“More than a façade”: residents rally to protect Parkville’s heritage
By Carol Saffer & Sean Car
At the time of publishing, the City of Melbourne had already received more than 140 objections from Parkville residents who have united against a proposal to demolish one of the few remaining historic commercial properties in their heritage precinct.
Around 50 local residents rallied on Saturday, June 25 in front of Hartcourt – an intra-war red brick building on the corner of Royal Parade and Morrah St, which is now the subject of an application for a new medical centre.
The building’s owner Sinclair Dermatology submitted amended plans to the council in March for a three-storey clinic with basement level car parking accessible via Jaguers Lane, with the facility expected to employ 37 full-time staff and treat more than 150 patients daily.
But in addition to the unwanted strain residents say the proposal will have on parking and congestion in the area, it’s the applicant’s plans to demolish the building, while only retaining the façade on Royal Parade that has locals up in arms.
Led by the Parkville Association on June 25, locals demonstrated out the front of Hartcourt with signs stating, “more than a façade”, “save our heritage” and “no development or need for a medical centre in our heritage suburb.”
Among the protestors was Parkville resident and Nobel Laureate Professor Peter Doherty, who told Inner City News that when it came to protecting Melbourne’s heritage “continuity matters … protect our heritage!”
Listed as a heritage precinct under the Melbourne Planning Scheme, the Parkville Precinct is considered of “state significance”, while South Parkville, where Hartcourt is located, is considered an example of “particularly intact Victorian residential development.”
It’s for these reasons Parkville residents are pleased with the status quo of heritage fabric in their suburb, with Hartcourt considered one of just four commercial properties in South Parkville along with the post office, Naughtons Hotel and Café Piccolina.
Parkville Association president Robert Moore has called on residents to express their feelings in opposition to the planning application, declaring “facadism clearly does not replace the heritage of this great example of 1920s architecture.”
But the City of Melbourne is likely to face a challenging decision when the matter does eventually come before councillors, as despite being in a heritage precinct along the “significant streetscape” of Royal Parade, the building itself has no heritage protection.
While residents hope that a heritage review of Parkville, expected to be finalised by October, could see Hartcourt mentioned in the precinct’s heritage overlay, it by no means guarantees the building’s protection from demolition.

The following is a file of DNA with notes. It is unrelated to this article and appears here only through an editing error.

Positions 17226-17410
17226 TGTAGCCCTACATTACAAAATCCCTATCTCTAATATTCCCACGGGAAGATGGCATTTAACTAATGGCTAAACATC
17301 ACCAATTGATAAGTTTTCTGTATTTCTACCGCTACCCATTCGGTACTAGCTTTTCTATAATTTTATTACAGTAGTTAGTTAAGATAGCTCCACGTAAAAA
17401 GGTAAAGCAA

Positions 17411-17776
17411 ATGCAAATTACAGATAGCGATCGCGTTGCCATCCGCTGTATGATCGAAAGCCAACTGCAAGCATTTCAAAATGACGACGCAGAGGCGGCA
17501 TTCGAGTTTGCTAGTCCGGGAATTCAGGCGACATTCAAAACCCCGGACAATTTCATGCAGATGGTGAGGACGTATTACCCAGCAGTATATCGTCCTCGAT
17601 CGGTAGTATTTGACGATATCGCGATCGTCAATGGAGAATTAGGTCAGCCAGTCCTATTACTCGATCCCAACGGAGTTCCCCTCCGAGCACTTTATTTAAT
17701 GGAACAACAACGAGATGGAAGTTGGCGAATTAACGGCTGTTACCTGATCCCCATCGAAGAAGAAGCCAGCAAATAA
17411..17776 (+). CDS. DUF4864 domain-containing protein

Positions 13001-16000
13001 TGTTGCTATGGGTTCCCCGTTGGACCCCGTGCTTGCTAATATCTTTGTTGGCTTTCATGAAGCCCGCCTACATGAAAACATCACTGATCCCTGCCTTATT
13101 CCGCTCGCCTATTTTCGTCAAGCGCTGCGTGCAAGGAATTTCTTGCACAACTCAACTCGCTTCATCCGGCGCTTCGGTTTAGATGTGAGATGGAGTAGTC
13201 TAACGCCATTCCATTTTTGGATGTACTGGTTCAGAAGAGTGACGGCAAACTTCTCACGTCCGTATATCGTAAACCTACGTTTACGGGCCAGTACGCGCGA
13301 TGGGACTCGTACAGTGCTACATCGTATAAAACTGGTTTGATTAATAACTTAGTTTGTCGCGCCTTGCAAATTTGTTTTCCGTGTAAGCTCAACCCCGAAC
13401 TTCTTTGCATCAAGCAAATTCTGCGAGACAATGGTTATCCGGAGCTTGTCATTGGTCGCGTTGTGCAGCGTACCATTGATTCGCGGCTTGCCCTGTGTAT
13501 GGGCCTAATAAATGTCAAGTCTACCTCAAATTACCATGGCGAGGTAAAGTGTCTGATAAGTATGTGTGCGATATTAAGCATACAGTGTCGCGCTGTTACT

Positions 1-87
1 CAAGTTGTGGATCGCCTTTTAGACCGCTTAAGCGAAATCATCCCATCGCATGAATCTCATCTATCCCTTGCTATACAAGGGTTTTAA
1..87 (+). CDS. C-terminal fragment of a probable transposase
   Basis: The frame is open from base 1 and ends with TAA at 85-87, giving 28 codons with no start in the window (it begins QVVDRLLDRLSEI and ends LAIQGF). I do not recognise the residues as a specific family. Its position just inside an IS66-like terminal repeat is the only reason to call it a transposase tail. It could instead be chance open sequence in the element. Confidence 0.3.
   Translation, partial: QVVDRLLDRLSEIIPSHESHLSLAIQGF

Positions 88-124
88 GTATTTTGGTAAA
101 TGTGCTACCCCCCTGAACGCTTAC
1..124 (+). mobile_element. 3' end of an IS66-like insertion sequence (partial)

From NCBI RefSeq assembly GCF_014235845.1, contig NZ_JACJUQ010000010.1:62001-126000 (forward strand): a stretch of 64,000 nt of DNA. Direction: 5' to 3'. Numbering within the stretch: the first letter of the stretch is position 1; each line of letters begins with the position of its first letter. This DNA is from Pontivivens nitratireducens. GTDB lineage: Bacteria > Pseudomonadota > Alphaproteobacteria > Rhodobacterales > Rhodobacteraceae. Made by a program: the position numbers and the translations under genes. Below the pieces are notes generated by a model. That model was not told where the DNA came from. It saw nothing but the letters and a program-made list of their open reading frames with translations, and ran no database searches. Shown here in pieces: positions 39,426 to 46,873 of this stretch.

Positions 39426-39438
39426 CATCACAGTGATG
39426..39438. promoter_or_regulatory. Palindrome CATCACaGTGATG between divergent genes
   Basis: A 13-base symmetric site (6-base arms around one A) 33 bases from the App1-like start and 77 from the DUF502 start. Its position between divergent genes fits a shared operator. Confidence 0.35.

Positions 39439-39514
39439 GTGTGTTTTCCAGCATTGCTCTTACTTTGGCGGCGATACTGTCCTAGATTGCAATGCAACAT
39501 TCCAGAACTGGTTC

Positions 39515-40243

Sinclair Dermatology’s decision to retain Hartcourt’s façade voluntarily could be looked at favourably by the council in the absence of any heritage protections, but residents are fighting to save the building from any demolition whatsoever.
A Parkville resident and technical transport expert argued in her objection that the development did not comply with specific aspects of state planning regulations, nor the City of Melbourne’s strategic objectives, stating “it does not serve a local community purpose.”
“As a specialist commercial facility, it will generate a broad demand for its services, which will have a significant detrimental impact on local amenity due to the associated vehicle traffic and demand for on-street parking,” she said.
In raising issue with the number of patient trips forecast as a result of the number of practitioners employed at the medical centre, she argued there was no recognition in the plans for employee’s travel behaviour.
“This application does not present an adequate travel demand management strategy [for non-residential uses] and would be unable to develop one due to its business size and the travel behaviours of its client (patient) base,” she said.
“For unfamiliar or occasional trips, people rely on a familiar travel mode that gives them confidence and minimises travel time.”
“In Melbourne, this is driving, especially for trips over long distances, as the total travel time for public transport is far greater than car travel.”
But while Hartcourt’s lack of heritage protection presents the community with a challenging fight, Mr Moore is hopeful that Parkville’s “strict heritage overlay” as “the first heritage-listed suburb in Australia”, will be enough for the council to oppose the proposal.
Concerned that an approval could establish a concerning precedent for other sites in the precinct, he stressed that no buildings had been demolished in Parkville in the past 25 to 35 years.
“[As president] I briefed a barrister who specialises in this area, and the Parkville Association have now retained her to act on our behalf,” he said.
“If this development gets through, then the bio-medical precinct will have their eyes on other developments, and we are back to where we started in 1968.”
Hartcourt has a long history with education having been previously occupied by the University of Melbourne’s Faculty of Applied Science, while its most recent owner was Trinity College.
Mr Moore said that the Parkville Association had successfully campaigned against plans by the college in 2018 to demolish the building, which is ultimately withdrew following community pressure.
Sinclair Dermatology lodged its initial planning application for the Hartcourt building to the City of Melbourne in December 2021, to which the council requested amendments.
In March, amended plans were submitted with a setback to the top floor. According to the application, the proposal’s height of around 10.5 metres falls within the required limit for the building’s commercial status in the precinct.
Sinclair Dermatology was contacted for comment by Inner City News.
Photography by Rachel Litwin